I have the same answer for Ms. Vollmer that I do for those Wright house enthusiasts -- if you want to control a piece of property, buy it.  If you don't have the money, encourage other people to chip in.  But if you can't get enough people who similarly value your vision for the property to fund its acquisition, don't take the shortcut of using your influence with the government to impose the cost on taxpayers, or worse, on the individual property holder.

  • LoneSnark

    In New York whole neighborhoods are beyond modification, having been proclaimed by the government that society's desire for an ascetic overrules their desire to modify their own property in any way.

  • Elam Bend

    The article provides the address of the poor neighbors. I was unsurprised to see that Vollmer's yard was full of political signs. In my experience (regardless the party or cause) lots of signs or bumper stickers often translates into a boorish person who is territorial and wants to enforce on others their way.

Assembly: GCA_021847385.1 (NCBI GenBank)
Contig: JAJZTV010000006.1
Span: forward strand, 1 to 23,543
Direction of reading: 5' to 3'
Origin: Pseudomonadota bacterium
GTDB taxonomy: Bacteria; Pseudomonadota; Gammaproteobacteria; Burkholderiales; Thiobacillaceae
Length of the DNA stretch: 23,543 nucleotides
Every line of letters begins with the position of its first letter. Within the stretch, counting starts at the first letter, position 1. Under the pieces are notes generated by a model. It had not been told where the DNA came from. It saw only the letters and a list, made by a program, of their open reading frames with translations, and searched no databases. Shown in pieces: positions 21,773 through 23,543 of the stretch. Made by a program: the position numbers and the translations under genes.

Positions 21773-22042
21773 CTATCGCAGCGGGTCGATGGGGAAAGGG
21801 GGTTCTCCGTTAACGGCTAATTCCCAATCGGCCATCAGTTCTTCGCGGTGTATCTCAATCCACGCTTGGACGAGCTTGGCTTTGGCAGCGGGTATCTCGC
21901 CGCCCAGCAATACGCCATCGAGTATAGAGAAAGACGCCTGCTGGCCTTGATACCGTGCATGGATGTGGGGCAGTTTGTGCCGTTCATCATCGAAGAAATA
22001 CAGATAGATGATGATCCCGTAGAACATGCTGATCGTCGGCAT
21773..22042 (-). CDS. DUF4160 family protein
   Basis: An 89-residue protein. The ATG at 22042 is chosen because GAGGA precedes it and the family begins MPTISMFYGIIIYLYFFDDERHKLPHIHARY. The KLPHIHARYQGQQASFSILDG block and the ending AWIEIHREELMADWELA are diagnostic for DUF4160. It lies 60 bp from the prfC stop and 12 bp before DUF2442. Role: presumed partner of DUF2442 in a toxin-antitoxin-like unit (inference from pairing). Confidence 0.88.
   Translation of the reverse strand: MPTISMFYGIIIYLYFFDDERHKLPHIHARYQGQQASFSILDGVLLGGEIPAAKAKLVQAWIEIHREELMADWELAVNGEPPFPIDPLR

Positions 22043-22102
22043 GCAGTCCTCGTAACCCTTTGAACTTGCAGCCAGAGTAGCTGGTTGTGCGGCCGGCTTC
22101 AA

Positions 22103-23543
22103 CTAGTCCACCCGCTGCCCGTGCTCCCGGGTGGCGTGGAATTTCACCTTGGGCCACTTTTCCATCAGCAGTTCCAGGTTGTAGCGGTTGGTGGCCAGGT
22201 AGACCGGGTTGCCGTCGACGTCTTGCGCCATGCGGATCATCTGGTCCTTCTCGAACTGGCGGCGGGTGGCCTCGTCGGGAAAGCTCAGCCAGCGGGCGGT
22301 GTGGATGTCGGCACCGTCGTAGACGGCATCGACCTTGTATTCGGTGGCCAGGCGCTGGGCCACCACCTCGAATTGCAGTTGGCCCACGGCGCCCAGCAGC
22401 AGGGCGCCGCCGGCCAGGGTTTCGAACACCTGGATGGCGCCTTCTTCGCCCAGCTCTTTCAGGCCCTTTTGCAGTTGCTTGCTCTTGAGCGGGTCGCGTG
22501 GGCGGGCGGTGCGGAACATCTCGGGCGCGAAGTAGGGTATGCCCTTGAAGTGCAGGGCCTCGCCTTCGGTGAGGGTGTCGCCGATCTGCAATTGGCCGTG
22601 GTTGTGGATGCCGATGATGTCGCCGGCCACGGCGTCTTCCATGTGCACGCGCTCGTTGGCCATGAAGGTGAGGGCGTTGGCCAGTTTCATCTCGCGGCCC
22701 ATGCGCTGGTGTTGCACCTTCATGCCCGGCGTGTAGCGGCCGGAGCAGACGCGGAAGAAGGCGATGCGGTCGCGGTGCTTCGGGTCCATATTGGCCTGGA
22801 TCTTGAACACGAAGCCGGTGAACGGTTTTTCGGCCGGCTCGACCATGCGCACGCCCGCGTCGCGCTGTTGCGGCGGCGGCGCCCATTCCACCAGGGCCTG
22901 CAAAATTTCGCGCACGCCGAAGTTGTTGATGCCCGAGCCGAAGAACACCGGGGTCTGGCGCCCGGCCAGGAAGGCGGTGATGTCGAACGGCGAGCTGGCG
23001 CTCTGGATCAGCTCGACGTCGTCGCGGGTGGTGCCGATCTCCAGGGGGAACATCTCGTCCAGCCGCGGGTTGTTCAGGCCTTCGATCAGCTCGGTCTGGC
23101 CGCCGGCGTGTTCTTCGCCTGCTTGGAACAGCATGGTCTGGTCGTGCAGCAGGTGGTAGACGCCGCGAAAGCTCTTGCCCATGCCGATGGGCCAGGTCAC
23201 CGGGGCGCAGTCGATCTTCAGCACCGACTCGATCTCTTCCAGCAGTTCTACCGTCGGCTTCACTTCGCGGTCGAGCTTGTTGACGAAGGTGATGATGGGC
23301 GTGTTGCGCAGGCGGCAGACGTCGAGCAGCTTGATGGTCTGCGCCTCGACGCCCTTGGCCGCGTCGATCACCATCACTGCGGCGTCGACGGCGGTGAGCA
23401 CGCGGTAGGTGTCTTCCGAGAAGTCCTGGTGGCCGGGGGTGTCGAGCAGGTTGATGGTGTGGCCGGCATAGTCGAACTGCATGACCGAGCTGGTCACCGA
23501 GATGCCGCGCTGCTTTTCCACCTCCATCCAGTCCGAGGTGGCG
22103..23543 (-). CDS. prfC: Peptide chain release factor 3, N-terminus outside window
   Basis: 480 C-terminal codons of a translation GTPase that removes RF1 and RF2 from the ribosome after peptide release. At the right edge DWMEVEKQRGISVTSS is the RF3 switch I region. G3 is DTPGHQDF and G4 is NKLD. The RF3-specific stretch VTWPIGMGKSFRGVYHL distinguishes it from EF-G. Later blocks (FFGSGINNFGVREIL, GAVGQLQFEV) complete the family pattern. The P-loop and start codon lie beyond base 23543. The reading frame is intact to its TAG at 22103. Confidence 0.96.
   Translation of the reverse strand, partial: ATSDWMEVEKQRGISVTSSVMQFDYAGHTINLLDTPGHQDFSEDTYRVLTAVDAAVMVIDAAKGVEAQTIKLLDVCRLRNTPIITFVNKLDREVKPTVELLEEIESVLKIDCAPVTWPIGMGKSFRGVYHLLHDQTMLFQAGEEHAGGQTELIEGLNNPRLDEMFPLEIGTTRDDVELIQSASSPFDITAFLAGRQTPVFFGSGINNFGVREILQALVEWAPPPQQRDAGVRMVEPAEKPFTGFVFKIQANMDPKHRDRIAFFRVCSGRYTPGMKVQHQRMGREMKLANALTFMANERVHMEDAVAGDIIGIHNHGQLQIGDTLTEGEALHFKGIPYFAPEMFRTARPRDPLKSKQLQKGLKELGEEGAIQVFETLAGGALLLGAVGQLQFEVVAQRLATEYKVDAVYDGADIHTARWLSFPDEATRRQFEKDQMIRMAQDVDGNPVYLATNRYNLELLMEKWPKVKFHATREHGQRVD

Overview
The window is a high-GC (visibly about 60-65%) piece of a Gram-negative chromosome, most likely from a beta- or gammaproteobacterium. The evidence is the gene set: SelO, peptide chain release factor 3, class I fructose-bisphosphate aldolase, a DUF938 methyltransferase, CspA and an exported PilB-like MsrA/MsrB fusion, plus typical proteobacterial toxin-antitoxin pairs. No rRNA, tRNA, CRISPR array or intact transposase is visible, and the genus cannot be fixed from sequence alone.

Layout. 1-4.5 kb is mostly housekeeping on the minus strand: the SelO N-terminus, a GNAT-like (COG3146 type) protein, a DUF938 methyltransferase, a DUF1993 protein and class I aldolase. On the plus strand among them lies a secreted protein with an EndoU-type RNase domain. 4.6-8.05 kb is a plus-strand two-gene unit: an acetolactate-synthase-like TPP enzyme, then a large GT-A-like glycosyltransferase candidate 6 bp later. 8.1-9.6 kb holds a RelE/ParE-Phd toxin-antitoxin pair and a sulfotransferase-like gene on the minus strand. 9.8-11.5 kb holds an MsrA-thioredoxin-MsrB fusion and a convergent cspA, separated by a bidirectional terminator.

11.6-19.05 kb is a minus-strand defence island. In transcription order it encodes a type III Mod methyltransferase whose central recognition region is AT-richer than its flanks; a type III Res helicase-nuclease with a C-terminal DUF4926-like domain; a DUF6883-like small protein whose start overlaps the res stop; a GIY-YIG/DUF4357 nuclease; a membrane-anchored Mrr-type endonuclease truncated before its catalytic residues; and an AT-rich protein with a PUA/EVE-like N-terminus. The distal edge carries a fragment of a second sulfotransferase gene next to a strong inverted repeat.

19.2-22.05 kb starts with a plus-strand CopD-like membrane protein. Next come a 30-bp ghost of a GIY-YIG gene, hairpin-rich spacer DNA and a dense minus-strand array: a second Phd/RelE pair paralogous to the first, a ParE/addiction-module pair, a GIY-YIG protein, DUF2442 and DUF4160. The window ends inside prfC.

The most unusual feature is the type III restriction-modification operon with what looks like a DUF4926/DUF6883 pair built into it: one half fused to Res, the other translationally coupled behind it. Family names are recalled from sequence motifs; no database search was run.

• Trapper_John

    Same thing went on here in Raleigh. Last September the judge sided with the homeowners: http://www.nytimes.com/2014/07/13/opinion/sunday/is-an-ugly-house-grounds-to-sue.html?_r=0

  • mesocyclone

    At least in Phoenix, private individuals, not the government solved the Wright house problem: someone came along and bought it to preserve it.

  • Jim Collins

    LoneSnark,